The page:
While China’s huge K12 market (i.e., the sum of primary and secondary school years) presents huge opportunities to foreign investors seeking to invest in China’s education technology sector, the K12 market is under government monopoly. Fortunately, the Chinese government currently encourages foreign investors to participate in the research and development of education app/software. In terms of increasing the commercial value of online education platforms, cooperation with third parties (e.g., third-party online courses developers) is set to be the next mainstream.
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Country Focus – India
India’s education technology industry has grown in recent years, particularly after Prime Minister Narendra Modi’s advocacy for a “Digital India” in 2014. India’s government has endeavored to integrate technology into its schools; however, the government’s initiatives have been notably gradual and often ineffective. For example, although India announced in 2014 the establishment of SWAYAM, a web portal designed to connect Indians with Massive Open Online Courses (MOOCs), no platform has been opened to date. The MOOC market itself is extremely successful in the nation, with Indian usage of the United States’ top three MOOC portals second only to American users themselves.
India’s government has also planned to promote educational technology growth by granting Rs. five million (roughly US $80,000) to public school districts investing in technology. In practice, however, public school funding is often overlooked, and education technology primarily stays isolated within India’s private schools.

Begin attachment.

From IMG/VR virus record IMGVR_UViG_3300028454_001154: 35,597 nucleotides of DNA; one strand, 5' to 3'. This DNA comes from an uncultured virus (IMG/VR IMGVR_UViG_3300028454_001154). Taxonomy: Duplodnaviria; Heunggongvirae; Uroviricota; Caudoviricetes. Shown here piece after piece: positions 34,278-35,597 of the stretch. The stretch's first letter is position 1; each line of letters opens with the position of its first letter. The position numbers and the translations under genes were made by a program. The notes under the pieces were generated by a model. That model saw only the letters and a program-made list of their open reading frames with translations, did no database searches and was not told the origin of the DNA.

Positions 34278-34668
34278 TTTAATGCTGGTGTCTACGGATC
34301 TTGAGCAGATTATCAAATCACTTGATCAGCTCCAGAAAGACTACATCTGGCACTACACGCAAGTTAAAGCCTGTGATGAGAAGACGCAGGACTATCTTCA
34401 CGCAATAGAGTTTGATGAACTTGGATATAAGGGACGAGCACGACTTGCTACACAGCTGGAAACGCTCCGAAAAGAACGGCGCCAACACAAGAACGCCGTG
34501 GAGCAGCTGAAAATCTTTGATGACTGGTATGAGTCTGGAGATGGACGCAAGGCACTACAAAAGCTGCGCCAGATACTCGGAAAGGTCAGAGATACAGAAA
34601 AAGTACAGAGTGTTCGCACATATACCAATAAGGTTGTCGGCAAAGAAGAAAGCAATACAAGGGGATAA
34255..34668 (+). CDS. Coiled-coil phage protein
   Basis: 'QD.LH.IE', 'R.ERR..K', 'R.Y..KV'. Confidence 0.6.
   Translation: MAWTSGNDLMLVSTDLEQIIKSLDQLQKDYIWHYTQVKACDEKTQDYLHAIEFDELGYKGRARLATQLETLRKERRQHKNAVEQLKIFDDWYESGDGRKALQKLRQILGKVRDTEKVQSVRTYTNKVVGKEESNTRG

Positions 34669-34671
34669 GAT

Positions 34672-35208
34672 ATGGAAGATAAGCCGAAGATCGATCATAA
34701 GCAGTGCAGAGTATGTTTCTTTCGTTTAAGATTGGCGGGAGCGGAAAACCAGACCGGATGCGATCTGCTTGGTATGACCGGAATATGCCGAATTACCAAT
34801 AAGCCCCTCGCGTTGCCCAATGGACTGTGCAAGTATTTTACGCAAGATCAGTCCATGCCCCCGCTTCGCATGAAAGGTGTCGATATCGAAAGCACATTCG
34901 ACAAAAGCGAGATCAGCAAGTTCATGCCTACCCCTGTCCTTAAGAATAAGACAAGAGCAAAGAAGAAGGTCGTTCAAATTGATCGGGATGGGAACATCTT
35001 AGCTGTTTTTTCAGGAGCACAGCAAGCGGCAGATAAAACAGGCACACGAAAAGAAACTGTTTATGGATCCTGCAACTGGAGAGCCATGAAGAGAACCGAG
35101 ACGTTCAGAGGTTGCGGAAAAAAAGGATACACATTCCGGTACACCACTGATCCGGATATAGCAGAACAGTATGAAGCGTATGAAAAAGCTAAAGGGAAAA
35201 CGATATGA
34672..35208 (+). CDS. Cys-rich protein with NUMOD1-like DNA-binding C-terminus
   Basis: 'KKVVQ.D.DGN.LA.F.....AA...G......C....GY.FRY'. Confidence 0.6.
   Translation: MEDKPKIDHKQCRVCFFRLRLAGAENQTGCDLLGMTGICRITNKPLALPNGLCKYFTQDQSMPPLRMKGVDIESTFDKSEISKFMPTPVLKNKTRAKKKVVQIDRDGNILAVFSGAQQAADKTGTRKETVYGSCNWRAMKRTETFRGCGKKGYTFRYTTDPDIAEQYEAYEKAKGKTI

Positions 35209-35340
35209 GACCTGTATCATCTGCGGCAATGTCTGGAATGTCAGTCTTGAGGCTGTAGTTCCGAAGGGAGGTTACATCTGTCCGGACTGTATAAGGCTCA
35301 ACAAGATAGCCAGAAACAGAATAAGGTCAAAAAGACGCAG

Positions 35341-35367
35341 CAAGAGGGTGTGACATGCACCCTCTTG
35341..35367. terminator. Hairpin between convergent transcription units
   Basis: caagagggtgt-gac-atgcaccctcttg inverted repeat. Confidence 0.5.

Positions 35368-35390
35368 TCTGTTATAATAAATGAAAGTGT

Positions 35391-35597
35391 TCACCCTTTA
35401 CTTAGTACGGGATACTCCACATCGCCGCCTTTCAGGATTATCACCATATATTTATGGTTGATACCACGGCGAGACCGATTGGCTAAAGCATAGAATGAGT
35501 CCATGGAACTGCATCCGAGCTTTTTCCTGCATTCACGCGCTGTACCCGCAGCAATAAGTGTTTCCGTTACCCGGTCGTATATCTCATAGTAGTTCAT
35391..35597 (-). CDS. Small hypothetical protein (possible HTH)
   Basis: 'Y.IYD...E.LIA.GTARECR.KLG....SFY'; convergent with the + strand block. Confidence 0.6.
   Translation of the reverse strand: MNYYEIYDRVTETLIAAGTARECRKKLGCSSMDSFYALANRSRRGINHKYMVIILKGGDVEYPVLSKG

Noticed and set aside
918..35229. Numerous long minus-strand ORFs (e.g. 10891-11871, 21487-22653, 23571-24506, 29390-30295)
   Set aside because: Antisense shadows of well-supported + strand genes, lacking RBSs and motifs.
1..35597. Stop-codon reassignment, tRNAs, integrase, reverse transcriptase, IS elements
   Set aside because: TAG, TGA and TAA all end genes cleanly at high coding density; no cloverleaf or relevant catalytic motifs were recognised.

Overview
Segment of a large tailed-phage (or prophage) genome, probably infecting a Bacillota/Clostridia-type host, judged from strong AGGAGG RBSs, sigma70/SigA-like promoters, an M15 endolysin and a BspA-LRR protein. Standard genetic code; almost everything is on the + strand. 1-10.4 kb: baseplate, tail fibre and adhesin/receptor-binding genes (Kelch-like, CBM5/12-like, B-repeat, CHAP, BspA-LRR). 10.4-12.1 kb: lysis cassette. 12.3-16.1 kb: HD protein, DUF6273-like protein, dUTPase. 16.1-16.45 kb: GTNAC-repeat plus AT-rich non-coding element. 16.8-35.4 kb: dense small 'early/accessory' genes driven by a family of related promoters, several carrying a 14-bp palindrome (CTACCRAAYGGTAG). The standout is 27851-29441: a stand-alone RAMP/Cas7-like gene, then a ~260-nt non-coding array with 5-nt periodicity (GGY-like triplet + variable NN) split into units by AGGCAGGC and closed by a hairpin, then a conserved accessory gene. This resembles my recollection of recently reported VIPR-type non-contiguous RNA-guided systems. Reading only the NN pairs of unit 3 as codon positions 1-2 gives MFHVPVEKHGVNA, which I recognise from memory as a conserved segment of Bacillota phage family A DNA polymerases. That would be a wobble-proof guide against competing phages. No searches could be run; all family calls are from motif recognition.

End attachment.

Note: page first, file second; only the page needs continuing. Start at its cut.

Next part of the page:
Even in the private school sector, there is much room to grow in terms of the quality of technology. India’s Affordable Private Schools (APSs), which provide children of lower income families with less expensive education, are unable to use 34 percent of available computers due to their poor condition.
Despite all the roadblocks, India continues to progress in its adoption of educational technology. In 2011, the government subsidized Aakash, the nation’s least expensive educational tablet. India’s Internet penetration rate also grew to 15.1 percent of the population by 2014 – up 7.6 percent from 2010.
Country Focus – Brazil
One quarter of Brazil’s population is currently studying, either in school or university. With a population of over 200 million people, this represents a huge market. 40 million children are in K12, clearly making this the country’s largest market segment. However, adaption of education technology has so far been slow, as Brazil’s approach to education is still currently quite traditional.